Review By: I.Ball
Category: Old Wooden Planes
Tool Type: Wooden Planes
Plane Type: Hollow & Rounds
The old British wooden hollow and round planes are simple moulding planes
which have a convex sole (the round plane) and a concave sole (the hollow plane).
The planes produce the opposite profile to the shapes of the plane's profile so a round plane (convex) will produce a hollow (concave) and a hollow plane (concave) will produce a round (convex).
The hollow and round planes were usually supplied as a matching pair consisting of one round plane and one hollow plane.
Each plane has a number on the rear of the plane to indicate the size of the plane and to help with matching the corresponding hollow and round planes.
A pair of hollow and round planes of the same size would have the same number on
Sizes 1 and 2 are the narrowest sized planes with sizes 17 and 18 being the widest sized planes.
The planes were generally made in numbers 1-18; some were produced with numbers 19 and 20 also.
The more common numbered planes are the even numbered planes.
An even numbered half set consisted of 18 planes which were made up of hollow and round pair numbers: 2, 4, 6, 8, 10, 12, 14, 16 and 18.
An odd numbered half set consisted of 18 planes which were made up of hollow and round pair numbers: 1, 3, 5, 7, 9, 11, 13, 15 and 17.
A full set of hollow and rounds planes consists of 36 planes which is made up of all of the even numbered planes and all of the odd numbered planes.
The planes were produced with a squared mouth (the most common) and with a skewed
The sizes of the hollow and round planes usually ranged from sizes 3mm (1/8 inch) to 38mm (1 1/2 inch). There doesn't appear to be a uniform sizing system between manufacturers and particularly so on the early hollow and round planes.
This is even more so with the curvature of the planes. It is for these reasons it is more desirable to buy an original matching pair of hollow and rounds (or original half set).
This said, if a non-original pairing is made which are checked for size and curvature then this is of the same effect. Furthermore it depends on the use of the planes as to whether it makes any difference whether they are matching or even a pair.
Hollow and round planes can be used to plane the same profiles as virtually all shaped moulding planes can form.
This is not usually the preferred method as it is a lot quicker and easier to use a moulding plane which has the profile already set however in theory it is possible.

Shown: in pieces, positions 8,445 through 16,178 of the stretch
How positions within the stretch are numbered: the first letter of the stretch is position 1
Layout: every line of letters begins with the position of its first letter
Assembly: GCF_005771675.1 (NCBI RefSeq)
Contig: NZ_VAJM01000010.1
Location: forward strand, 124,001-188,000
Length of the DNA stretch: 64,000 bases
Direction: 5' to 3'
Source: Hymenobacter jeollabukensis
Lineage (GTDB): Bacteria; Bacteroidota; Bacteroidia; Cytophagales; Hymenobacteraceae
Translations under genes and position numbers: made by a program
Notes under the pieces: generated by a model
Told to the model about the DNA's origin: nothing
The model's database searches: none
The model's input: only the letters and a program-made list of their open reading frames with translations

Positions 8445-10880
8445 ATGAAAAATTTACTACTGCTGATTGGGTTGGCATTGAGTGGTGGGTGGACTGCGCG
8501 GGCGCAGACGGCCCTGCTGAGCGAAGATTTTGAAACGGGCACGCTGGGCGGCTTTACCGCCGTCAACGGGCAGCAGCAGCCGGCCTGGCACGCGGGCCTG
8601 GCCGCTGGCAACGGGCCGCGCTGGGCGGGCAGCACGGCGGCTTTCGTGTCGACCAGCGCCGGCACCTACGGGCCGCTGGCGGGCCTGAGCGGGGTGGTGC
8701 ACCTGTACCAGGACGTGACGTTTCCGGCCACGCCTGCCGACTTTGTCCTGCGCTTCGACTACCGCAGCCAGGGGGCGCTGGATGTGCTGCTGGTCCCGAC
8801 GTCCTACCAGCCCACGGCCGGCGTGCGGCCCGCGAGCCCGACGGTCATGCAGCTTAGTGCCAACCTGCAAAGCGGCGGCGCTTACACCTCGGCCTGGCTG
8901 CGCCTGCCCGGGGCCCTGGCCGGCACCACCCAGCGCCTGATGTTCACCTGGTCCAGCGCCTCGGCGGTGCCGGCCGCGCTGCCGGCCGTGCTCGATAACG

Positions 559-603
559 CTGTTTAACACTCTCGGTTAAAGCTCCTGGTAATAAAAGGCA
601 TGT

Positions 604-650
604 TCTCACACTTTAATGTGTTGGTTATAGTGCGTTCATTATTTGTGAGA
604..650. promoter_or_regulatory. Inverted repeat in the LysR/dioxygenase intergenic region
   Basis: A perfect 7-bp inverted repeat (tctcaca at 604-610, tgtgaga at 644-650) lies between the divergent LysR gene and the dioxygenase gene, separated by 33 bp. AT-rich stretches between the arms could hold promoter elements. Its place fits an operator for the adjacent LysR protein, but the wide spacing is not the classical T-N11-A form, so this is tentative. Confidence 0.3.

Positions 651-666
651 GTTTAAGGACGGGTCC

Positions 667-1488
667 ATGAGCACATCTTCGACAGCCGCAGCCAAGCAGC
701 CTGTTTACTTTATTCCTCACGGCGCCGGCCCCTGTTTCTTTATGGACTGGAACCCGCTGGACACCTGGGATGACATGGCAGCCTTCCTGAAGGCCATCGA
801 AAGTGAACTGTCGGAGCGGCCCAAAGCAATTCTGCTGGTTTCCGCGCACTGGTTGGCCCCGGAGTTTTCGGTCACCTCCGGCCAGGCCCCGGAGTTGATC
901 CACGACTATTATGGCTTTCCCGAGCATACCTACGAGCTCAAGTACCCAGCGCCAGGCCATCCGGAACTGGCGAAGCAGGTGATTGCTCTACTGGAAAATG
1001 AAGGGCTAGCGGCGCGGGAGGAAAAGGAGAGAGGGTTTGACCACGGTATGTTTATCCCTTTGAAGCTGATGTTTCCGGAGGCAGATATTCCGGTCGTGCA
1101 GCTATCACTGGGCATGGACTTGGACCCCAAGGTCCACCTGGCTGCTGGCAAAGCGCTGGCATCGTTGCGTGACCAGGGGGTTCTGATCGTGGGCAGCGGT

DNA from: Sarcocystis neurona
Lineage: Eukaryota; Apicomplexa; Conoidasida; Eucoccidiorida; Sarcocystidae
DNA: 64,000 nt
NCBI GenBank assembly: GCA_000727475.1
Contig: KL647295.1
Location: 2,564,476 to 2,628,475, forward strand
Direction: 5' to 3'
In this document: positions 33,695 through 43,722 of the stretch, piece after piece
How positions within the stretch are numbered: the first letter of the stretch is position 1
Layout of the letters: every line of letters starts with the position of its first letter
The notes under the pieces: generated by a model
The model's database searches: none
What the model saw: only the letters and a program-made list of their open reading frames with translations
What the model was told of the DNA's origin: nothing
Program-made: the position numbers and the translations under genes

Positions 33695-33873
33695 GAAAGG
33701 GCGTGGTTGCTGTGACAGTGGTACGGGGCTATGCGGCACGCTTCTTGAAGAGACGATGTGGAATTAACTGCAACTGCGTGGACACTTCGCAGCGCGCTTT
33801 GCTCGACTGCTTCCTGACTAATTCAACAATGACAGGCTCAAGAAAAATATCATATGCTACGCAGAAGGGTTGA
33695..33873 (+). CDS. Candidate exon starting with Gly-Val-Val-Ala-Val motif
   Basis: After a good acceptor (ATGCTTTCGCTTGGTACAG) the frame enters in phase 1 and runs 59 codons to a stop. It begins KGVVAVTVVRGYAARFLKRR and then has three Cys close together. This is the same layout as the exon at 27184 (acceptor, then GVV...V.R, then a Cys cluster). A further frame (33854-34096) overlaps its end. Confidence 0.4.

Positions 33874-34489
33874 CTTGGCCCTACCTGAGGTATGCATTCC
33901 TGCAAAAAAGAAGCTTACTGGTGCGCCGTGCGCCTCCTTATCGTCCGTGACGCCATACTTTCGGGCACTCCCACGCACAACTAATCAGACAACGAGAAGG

There are many, many manufacturers of old hollow and round planes, below is a list of some of the makers:
Atkin & Sons
Cowell & Chapman
Kirk & Asling
The manufacturer's mark (if present) can virtually always be found on the front nose of the plane. If the plane is quite mucky or you hadn't realised, this is the place to look to identify who made it. Most planes also have an owner's name or many owner's names stamped into the front of the plane; these can often be easily spotted as they have been stamped more than once on the plane.
If you wish to delve deeper there are a few books out there to help identify the age of the plane(s).
The authority of these books (at the time of writing this) has to be Jane Rees 'British Planemakers - 4th Edition'. The 'British Planemakers fom 1700 - Third Edition' is also good if you come across a secondhand copy.
(Things To Look Out For)
When buying old hollow and round planes it is worth being aware of the following:
Woodworm: if the plane has live woodworm it would be very prudent to treat the plane in order to protect any other wooden items in the vicinity of the wooden plane.
Jammed Wedge: if the wedge can't be removed then the plane is non-functional.
Replaced Wedge: a good replacement wedge should be fine, a poor replacement wedge may result in the blade not being able to be secured properly and may devalue the plane if the plane has any real value.
Cracked Wedge: if the wedge has a hairline crack then there will be an increased chance the wedge will break if the wedge ever became jammed.
Pitted Blade: if the cutting face of the blade has lots of heavy pitting this will make sharpening the blade to a good edge more tricky. Obviously a blade face completely free of any pitting / markings is ideal however due to the age of many of these planes it is quite common to have some pitting / marking.
Cutter Profile: check the profile of the blade's cutting edge matches the profile of the sole of the plane.
There are a couple of specialist makers of new hollow and rounds planes, these include:
Philly Planes (England)
<1700 - 1940's>
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